Macular Degeneration

This May is Macular Degeneration Awareness Month.It’s estimated that 1.9 million Australians have some evidence of macular disease. The most common macular disease is age-related macular degeneration (AMD), with approximately 1 in 7 Australians over the age of 50 having some evidence of AMD.


What is the macular?

The macular is the name given to the area at the centre of the retina at the back of your eye. The macular itself is only about 5.5mm in diameter, but this small part of the eye is responsible for the detailed central vision.

This means that you use it for all the important activities such as reading, driving, recognising faces, and looking at fine details. The macular is also responsible for most of your colour vision.


What is age-related macular degeneration?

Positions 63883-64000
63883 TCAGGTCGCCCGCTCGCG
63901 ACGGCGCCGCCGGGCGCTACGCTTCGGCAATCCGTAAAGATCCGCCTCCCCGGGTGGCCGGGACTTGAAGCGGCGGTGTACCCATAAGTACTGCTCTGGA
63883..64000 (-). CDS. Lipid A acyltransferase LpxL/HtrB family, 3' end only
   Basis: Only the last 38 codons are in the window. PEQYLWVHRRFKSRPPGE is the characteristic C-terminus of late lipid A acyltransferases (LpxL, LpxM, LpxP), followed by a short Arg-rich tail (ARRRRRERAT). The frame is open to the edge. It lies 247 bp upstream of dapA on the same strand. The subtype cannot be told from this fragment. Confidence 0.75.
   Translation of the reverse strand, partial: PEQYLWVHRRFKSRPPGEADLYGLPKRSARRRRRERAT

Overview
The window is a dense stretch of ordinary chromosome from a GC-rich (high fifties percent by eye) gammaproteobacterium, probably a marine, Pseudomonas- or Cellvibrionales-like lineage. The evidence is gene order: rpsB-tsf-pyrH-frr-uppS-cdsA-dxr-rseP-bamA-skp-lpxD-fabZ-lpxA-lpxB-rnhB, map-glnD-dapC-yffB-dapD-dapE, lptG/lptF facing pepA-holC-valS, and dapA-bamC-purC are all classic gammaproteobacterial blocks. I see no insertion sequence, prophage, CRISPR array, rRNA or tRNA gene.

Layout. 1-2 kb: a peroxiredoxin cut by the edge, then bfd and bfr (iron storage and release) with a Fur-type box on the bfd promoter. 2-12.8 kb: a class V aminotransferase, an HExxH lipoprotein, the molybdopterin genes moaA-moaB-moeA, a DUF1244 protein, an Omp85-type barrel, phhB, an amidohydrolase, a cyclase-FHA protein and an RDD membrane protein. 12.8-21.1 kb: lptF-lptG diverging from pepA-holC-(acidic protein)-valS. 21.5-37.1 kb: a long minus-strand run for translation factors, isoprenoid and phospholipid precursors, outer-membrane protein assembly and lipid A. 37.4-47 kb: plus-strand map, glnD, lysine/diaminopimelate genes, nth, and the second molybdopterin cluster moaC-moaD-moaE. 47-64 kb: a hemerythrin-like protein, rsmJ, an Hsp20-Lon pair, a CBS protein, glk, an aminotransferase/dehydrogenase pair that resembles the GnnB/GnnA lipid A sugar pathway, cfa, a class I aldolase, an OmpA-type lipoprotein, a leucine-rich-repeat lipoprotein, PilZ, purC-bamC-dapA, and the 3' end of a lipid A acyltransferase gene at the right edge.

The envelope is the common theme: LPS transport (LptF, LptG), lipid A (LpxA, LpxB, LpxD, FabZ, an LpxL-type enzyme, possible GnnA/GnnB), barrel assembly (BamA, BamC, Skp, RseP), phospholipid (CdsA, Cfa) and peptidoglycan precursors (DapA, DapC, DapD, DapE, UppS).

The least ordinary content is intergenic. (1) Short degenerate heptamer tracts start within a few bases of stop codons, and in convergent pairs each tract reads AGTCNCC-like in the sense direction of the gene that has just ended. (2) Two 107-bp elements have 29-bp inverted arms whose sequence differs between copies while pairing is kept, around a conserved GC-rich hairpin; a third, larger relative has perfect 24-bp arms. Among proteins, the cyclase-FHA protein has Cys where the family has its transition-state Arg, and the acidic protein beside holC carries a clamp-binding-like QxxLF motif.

Age-related macular degeneration cause the progressive loss of central vision. The loss of the central vision means that it affects the ability to read, watch tv, drive and recognise faces. By itself, AMD does not lead to total blindness as it does not affect your peripheral vision.

For some people, AMD advances very slowly and may not impact the vision too drastically. For others, the progression of AMD can be quite fast and lead to the loss of vision in one or both eyes.

While age is the biggest risk factor for developing Macular degeneration, another big factor is family history.

Smoking is also a big risk factor, being the single biggest modifiable risk factor of AMD.


How do you know if you have age-related macular degeneration?

You can have early signs of macular degeneration without knowing, this is why it is so important to have regular eye exams, including checks of the macular.

Some of the early stages of AMD it’s common for people to not notice any symptoms, but once the disease has progressed some symptoms include:

  • difficulty reading or any other activity which requires fine vision, even when wearing glasses
  • distortion, where straight lines appear wavy or bent
  • difficulty distinguishing faces